Ensuring a secure online presence is crucial for individuals and businesses alike. From setting up home security systems to implementing passcodes on personal devices, we all value a sense of safety. A recent article from Astra Security, cyber security company, states, “around 30,000 websites are hacked every day globally, out of which 43% are targeted at small businesses.” This is alarming for any business owner with a website because the average total cost of a data breach is $3.86 million (U.S. dollars). Online crime poses a serious threat to users on the Internet, given the average cost of $148 per stolen record. This guide will assist you in safeguarding your website from malicious attacks.
An SSL (Secure Socket Layer) Certificate is one of the baseline security measures that every website should have installed. An SSL is the lock icon you see in the URL bar of websites and it allows a secure connection between you (the client) and the server. While an SSL does not prevent an attack or stop malware from running, it prevents anything or anyone from intercepting data such as name, email, or credit card information. Additionally, any ecommerce website must use an SSL certificate in order to be PCI compliant when handling information such as credit card or bank information. Not only do SSL certificates give users peace of mind, but Google actually rewards sites that have one installed and configured, increasing a search engine ranking.
Stay Up to Date
Over 60% of the websites on the Internet today are built using a content management system (CMS), such as WordPress, Joomla, Drupal, Shopify, Wix, etc. While it makes spinning up the main framework of a website easier, it can expose your website to vulnerabilities if you are not careful. There are several things you should keep an eye on: keyword spam, hidden content in coding, injected malware, unwanted ads, and more.
In the Sucuri SiteCheck Mid-Year 2023 Report, they analyzed 54,743,804 websites and discovered 628,085 infected sites and 851,164 sites containing blocklisted resources. Recall: website infections can stem from attackers exploiting vulnerabilities to gain access to valuable resources like credit card information, traffic, SEO, or server resources.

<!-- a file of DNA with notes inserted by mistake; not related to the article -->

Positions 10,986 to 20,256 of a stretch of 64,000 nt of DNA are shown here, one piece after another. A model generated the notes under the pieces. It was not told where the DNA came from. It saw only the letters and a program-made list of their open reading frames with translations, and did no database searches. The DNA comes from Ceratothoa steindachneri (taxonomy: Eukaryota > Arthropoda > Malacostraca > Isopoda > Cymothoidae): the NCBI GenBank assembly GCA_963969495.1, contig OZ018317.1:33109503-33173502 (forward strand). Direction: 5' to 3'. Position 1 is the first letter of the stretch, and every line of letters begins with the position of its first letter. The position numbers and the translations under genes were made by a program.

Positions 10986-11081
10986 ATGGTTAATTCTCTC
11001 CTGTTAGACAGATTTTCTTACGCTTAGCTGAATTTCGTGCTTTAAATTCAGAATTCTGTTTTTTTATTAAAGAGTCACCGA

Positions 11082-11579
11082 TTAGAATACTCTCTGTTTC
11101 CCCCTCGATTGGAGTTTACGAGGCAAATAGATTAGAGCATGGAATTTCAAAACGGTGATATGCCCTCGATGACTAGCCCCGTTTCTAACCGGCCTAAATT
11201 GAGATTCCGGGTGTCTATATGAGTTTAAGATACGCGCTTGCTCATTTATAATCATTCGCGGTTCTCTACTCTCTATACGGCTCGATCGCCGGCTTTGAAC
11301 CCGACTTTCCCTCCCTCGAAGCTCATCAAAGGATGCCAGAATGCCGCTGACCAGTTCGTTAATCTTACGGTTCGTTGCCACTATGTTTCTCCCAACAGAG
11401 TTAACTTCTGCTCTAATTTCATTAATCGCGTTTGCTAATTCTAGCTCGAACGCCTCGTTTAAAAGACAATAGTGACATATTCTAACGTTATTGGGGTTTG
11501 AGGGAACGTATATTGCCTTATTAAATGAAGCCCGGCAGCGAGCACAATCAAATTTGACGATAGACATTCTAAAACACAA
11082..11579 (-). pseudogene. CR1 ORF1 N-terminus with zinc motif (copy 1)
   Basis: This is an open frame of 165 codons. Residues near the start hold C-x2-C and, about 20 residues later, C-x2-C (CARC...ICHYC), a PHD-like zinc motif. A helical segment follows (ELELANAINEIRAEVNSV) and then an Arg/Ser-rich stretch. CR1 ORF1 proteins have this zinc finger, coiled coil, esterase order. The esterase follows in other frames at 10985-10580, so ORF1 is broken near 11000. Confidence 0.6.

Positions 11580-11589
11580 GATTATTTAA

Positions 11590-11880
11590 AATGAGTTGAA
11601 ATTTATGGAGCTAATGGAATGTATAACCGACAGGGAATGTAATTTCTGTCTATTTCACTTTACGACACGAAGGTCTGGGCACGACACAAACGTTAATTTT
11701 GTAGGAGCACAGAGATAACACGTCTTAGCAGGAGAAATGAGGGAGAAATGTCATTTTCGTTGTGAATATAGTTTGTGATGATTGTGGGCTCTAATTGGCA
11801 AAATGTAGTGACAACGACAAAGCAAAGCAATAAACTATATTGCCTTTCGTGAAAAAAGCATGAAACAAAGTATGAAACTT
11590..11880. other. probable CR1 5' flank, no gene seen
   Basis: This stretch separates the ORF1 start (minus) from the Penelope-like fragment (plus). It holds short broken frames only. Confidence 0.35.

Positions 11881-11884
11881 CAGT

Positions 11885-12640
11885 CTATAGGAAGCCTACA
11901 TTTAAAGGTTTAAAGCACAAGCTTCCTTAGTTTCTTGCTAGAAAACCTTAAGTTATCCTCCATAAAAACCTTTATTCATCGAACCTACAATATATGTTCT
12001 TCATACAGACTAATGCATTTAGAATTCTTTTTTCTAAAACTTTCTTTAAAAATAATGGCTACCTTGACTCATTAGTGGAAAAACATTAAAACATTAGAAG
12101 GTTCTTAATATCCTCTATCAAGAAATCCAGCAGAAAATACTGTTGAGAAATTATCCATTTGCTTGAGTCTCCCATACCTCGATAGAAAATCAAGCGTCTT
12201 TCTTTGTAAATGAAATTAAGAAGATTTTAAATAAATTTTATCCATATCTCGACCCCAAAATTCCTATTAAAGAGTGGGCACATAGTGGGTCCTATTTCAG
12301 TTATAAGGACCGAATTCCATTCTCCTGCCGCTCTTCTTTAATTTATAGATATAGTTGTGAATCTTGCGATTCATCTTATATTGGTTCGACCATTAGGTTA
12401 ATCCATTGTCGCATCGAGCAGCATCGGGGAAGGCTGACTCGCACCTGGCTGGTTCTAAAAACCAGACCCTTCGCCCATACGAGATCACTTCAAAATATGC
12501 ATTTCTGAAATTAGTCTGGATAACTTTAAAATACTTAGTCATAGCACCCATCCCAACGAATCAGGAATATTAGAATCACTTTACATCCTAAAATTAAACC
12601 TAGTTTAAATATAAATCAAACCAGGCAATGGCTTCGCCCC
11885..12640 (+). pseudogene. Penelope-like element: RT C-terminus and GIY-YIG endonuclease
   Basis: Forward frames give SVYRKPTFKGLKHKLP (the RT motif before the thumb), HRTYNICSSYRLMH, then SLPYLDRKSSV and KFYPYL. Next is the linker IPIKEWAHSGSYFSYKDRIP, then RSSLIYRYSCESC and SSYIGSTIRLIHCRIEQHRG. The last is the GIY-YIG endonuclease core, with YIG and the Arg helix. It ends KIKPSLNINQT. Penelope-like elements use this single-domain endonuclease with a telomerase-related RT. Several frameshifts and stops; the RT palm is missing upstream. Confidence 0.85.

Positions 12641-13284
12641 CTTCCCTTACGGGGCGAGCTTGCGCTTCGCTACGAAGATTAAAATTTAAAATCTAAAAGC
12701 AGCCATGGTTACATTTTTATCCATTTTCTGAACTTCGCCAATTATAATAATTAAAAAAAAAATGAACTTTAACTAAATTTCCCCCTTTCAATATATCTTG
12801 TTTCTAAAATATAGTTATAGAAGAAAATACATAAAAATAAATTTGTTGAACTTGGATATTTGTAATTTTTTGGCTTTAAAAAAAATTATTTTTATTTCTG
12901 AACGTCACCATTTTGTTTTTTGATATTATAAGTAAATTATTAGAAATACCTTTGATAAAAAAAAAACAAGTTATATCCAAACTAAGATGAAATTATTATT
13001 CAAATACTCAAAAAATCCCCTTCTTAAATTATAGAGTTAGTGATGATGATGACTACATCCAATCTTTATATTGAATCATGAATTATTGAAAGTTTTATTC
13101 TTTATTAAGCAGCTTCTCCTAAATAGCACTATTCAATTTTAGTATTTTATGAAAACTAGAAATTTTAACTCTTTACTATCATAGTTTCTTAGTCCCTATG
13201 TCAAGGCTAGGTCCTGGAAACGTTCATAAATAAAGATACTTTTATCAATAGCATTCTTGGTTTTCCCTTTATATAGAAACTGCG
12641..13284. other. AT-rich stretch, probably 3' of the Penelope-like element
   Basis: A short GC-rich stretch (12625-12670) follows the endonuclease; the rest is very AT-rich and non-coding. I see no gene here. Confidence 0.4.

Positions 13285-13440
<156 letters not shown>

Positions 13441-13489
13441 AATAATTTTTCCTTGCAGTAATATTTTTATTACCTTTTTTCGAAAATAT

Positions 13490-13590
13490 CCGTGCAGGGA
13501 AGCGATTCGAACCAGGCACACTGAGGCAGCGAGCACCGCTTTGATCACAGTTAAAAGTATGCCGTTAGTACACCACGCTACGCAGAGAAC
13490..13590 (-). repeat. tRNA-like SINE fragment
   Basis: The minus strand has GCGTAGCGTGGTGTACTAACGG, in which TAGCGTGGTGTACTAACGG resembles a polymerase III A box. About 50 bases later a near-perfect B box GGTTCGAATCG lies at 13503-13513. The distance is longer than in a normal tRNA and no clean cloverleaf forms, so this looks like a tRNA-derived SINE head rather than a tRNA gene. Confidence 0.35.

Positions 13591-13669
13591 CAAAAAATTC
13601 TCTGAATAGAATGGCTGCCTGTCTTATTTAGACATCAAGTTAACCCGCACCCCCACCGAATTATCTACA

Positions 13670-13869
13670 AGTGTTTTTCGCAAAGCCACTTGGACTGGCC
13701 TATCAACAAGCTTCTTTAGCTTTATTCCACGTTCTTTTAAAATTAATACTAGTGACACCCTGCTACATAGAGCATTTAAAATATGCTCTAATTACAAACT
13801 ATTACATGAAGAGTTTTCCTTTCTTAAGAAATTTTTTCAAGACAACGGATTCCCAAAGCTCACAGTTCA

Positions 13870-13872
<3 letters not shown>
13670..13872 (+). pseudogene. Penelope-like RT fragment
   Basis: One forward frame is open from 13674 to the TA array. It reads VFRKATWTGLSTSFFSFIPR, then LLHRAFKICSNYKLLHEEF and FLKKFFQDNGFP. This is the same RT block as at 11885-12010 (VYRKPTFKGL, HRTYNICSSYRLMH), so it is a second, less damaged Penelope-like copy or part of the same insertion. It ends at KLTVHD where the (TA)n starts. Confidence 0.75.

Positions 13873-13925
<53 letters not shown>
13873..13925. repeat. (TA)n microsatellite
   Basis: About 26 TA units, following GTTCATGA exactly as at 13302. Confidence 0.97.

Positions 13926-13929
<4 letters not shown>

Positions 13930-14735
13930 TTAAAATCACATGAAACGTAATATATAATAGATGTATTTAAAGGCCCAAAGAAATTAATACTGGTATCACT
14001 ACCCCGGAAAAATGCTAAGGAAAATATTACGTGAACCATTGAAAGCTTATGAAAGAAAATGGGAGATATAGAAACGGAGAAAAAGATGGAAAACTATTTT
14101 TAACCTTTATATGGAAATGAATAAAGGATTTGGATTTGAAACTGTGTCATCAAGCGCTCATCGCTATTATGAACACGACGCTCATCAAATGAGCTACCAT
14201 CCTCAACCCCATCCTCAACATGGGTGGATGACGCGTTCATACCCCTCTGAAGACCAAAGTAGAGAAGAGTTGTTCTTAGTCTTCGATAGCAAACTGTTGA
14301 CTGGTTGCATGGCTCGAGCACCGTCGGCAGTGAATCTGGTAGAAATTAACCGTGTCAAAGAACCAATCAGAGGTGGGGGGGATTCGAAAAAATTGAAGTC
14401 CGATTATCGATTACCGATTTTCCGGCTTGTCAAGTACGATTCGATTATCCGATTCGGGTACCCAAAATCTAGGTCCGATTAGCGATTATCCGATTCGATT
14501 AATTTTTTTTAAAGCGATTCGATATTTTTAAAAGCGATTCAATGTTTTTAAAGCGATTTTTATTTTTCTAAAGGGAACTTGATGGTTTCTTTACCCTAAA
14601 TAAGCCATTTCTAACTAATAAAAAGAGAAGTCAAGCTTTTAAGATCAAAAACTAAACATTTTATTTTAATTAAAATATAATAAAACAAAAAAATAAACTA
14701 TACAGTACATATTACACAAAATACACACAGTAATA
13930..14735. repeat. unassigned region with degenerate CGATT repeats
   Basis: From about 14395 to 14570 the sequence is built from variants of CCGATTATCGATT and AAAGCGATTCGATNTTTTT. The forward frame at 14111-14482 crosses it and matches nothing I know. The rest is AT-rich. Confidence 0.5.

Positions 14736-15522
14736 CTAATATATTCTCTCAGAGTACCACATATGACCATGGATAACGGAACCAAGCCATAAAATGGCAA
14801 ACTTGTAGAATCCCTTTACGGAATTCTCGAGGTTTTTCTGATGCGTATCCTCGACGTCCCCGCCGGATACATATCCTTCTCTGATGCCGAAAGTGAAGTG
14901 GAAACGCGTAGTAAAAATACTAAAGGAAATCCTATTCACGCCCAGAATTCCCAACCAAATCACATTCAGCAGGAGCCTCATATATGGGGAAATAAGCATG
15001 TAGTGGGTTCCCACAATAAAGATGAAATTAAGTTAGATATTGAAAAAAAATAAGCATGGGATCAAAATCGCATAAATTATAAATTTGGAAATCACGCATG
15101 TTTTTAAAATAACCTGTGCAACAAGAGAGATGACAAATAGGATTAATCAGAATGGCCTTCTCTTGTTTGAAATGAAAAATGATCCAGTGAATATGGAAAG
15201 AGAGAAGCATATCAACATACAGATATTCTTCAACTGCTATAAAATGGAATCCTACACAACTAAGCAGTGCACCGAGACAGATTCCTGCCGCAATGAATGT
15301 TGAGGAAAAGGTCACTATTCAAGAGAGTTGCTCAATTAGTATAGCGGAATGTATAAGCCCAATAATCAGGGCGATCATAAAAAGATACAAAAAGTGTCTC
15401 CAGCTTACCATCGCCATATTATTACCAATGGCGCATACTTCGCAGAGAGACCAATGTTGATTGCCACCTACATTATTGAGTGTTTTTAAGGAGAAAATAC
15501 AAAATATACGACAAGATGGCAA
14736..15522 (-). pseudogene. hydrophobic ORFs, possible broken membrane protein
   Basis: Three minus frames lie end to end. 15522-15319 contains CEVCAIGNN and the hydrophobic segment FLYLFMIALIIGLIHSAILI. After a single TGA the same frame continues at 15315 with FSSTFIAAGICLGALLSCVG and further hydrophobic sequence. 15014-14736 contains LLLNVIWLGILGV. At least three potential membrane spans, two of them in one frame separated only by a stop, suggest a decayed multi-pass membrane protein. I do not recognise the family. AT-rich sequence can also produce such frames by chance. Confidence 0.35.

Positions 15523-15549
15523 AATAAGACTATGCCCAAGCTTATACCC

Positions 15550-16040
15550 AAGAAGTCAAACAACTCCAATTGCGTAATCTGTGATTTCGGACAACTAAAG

Most WordPress core and plugin updates are related to security patches that fix a potential vulnerability on your website. Another good practice is to maintain website backups to ensure that if your site was ever compromised, it can be reinstalled to a point before the hack occurred.
Enable a Firewall
A Web Application Firewall (WAF) protects against malicious attacks such as brute force, where hackers try to spam different usernames and passwords over and over again attempting to gain access, SQL injections, cross-site-scripting, among other things. This allows for a frontline of defense against incoming attacks from hackers and bots. There are several types of plug-ins to install on your WordPress site to configure a security firewall; two that we recommend are WordFence and Sucuri. Both offer website scanners that will scan your WordPress site for any weak points and offer solutions in order to patch these security vulnerabilities. In addition, WordFence will limit the number of login attacks and begin to blacklist known IP addresses as malicious, not allowing them to access the website at all.
Protecting your website is vital, regardless of its scale. Taking proactive steps, as highlighted in this guide, can go a long way in reducing the risk of potential breaches, ultimately saving you valuable time and resources. While there’s no foolproof guarantee, these practices will significantly strengthen your overall security. If you have any questions or concerns about your website’s vulnerability, the Sera Group team is ready to assist you. Feel free to reach out — we’re here to help you maintain a secure online presence.
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